Seidenfalter Bombyx Mori

The silkworm ( Bombix mori )

was domesticated approximately 5000 years ago in China
for the production of silk. What might originally have been a pest became an extremely valuable domesticated farm "animal"!

The entire life cycle of bombyx mori is about 40-50 days.

Tiny silkworms hatch from eggs of a mere 1mm. During its lifetime, bombyx mori feeds exclusively on fresh mulberry leaves. Producing silk fibre is therefore inextricably bound to cultivating the mulberry tree.

Weisse Maubeerbäume Maulbeer Blätter zum Füttern

After hatching, the silkworm ingests the equivalent of 1000 times its original body weight in 30-35 days, moulting several times in the process.

Seidenraupe ca. 20 Tage alt

Then the silk worm stops eating entirely and begins to spin its cocoon. In 2-3 days, it has used its body mass to spin a dry, matt cocoon around itself within which lies a pupa.

After another 8-10 days and another transformation, a small moth emerges from the cocoon with but a single purpose: to mate. Thereafter, the female lays 400-600 eggs and dies. The life cycle of a moth is about 4 days.

Seidenfalter mit Gelege

Moth species like the silkworm undergo a complete metamorphosis (holometabolism)
during which, specifically at the intermediate pupae stage, the organs and structure of the silk worm are completely transformed.

Seidenkokon aufgeschnitten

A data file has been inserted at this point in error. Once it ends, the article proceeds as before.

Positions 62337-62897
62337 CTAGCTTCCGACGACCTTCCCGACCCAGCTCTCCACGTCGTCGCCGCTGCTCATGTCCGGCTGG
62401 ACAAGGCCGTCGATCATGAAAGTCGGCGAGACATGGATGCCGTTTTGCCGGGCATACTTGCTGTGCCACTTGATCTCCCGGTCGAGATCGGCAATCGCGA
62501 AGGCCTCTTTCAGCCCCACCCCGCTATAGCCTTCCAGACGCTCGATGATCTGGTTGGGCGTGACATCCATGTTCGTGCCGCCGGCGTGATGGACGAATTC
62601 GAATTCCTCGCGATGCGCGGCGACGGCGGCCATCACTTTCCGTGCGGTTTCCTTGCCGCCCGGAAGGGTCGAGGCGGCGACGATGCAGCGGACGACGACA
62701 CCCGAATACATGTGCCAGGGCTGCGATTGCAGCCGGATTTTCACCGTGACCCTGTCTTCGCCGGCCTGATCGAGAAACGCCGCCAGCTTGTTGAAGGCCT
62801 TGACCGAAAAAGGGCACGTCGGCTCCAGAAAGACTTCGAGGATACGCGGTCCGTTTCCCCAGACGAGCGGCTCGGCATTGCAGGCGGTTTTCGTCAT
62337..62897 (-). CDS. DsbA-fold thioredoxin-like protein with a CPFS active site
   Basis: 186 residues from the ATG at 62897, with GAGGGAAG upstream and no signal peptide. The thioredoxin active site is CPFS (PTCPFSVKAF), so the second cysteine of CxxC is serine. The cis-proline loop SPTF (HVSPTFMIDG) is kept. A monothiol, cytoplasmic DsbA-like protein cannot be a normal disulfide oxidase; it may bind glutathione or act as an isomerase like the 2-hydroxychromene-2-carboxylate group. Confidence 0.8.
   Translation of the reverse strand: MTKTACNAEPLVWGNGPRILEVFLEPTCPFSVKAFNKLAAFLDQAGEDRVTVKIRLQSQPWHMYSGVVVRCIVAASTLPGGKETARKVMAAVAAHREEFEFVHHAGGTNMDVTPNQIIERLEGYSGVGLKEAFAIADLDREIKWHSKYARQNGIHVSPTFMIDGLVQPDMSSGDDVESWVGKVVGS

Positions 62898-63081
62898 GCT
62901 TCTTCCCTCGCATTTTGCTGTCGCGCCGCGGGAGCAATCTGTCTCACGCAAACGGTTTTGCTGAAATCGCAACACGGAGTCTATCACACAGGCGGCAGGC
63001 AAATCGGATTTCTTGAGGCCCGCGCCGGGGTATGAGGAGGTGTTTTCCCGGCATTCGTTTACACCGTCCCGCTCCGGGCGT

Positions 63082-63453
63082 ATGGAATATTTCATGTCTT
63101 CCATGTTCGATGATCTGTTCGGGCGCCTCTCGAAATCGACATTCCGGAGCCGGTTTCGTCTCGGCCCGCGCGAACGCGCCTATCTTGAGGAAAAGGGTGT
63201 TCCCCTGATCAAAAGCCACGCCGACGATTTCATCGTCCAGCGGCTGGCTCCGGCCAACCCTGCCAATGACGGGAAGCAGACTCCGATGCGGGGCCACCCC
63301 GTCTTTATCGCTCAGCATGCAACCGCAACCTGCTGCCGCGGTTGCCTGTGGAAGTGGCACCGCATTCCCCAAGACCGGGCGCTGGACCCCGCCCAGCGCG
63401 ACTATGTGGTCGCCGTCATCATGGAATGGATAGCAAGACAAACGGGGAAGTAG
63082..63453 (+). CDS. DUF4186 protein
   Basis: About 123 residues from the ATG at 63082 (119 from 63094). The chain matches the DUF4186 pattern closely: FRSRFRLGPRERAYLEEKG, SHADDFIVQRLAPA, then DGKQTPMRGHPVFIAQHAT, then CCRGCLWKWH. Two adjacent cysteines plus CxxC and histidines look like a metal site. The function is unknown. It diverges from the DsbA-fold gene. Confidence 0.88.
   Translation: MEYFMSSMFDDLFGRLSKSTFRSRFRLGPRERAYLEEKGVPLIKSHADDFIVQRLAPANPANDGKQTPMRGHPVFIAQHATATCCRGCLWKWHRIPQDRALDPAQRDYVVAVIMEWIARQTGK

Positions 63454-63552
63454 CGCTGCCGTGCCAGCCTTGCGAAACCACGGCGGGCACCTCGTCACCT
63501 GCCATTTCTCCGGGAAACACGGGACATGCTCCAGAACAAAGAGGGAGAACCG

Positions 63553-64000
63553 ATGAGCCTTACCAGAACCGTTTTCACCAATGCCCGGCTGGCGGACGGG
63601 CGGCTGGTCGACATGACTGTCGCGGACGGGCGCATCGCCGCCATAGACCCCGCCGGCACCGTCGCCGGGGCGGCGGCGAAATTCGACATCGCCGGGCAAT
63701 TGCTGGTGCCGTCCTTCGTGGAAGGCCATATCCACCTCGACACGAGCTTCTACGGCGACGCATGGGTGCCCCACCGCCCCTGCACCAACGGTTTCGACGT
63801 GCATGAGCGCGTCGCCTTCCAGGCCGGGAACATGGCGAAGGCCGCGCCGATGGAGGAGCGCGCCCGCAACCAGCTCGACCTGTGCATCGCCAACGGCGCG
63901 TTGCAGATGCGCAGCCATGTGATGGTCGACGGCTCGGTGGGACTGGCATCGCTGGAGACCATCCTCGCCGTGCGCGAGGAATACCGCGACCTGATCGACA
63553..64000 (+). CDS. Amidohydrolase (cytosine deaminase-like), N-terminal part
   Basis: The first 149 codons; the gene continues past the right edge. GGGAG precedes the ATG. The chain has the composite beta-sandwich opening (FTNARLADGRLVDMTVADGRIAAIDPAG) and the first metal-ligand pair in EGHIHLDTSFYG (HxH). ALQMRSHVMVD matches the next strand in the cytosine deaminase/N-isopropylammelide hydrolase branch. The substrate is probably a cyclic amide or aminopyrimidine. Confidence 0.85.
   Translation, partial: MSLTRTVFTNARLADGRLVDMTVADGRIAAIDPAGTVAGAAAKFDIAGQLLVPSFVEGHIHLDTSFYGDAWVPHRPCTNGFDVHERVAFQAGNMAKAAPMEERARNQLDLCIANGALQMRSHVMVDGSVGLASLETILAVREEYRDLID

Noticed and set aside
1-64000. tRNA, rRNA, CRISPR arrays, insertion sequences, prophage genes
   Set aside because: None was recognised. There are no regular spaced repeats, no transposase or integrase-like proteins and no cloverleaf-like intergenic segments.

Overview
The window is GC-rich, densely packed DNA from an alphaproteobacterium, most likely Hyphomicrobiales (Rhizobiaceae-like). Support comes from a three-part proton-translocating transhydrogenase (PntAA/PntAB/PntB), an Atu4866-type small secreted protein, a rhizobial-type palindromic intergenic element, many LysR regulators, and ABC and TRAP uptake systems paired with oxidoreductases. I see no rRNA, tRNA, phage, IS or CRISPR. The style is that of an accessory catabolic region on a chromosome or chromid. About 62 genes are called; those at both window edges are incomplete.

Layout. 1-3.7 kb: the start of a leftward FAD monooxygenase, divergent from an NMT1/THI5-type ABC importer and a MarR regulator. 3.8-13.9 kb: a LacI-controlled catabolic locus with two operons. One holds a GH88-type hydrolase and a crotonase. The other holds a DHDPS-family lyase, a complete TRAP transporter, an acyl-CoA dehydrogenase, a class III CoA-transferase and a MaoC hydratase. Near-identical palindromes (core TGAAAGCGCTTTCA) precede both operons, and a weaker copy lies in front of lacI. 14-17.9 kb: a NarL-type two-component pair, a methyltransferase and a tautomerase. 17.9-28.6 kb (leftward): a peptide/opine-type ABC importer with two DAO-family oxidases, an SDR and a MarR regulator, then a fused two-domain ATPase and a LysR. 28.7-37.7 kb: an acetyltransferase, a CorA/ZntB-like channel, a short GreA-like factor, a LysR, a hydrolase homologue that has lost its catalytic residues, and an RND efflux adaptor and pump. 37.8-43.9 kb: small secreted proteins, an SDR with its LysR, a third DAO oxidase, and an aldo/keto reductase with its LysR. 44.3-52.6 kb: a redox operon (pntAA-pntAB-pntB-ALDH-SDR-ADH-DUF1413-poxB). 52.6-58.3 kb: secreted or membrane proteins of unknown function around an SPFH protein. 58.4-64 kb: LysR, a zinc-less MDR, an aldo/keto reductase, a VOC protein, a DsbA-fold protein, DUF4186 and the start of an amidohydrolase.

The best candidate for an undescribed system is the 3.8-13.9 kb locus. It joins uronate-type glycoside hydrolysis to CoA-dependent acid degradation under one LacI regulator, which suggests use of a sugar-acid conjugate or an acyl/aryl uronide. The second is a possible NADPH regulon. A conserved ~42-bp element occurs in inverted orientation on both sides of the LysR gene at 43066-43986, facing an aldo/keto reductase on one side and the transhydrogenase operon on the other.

It is fair to say that the creature emerging at the end of metamorphosis is totally different from the larvae. The original larvae (silkworm) is completely dissolved by its own digestive juices and thus dies.

This partial self-digestion is called histolysis and acts on all but a few accumulations of special cells, called histoblast cells. These cells have no function during the larval stage but are the basis of the new creature's organs.
How much of the original tissue is preserved varies between species but in the case of the silkworm it is only a minute percentage.


In order to harvest the silk thread, the cocoons are first dried so that they can be stored for further processing. 

In this process, the pupae inside the cocoons die and no moths form.   

To unwind the silk fibre from the cocoon, the silk glue is dissolved with hot water.  Then several cocoons are unwound simultaneously, their single fibre joined together in one reeling.  Depending on the type of silk desired, this raw silk is repeatedly washed until the shiny supple fibre is produced from which the most valuable silk products are made: filament silk.


Vorbereiten des Abhaspeln Seidenfilament Garn Filament Stränge

Cocoons which have been damaged by emerging moths are combined with other leftovers from silk reeling to be spun together into a softer yarn with a matte sheen called spun silk.

Reste der Filament Produktion Gesponnene Seide

The remainders from this process are again spun to produce noil silk: a soft textured silk that feels warm to the touch.

After the cocoons are totally unwound, the pupa remains.  This is dried and used as animal feed.